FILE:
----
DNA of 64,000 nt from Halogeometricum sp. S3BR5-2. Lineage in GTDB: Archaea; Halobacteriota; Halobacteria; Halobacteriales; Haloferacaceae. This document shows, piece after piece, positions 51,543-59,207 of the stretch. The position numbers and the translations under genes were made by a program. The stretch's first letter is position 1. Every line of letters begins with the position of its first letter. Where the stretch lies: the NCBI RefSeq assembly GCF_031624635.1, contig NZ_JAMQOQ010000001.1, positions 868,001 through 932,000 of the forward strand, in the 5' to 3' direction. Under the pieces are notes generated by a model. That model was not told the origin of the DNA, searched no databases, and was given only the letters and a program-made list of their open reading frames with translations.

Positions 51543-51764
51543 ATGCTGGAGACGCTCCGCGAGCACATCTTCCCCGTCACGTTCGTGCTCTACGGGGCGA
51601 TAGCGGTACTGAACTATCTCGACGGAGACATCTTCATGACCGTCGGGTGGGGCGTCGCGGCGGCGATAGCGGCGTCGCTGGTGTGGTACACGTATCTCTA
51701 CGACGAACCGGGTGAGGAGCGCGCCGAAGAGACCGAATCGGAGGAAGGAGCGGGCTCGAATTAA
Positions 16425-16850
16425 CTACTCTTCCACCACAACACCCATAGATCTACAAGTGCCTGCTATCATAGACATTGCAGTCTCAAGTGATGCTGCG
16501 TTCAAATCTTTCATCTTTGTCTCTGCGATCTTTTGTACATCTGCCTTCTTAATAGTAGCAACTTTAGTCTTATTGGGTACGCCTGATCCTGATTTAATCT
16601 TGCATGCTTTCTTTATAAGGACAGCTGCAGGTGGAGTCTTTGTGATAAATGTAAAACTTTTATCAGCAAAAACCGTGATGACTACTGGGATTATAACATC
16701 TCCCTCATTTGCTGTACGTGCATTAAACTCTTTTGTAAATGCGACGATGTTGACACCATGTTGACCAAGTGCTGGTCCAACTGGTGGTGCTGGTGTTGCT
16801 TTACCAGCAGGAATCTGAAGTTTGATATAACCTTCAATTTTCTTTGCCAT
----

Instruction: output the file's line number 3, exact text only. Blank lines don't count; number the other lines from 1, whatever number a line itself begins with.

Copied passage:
51543 ATGCTGGAGACGCTCCGCGAGCACATCTTCCCCGTCACGTTCGTGCTCTACGGGGCGA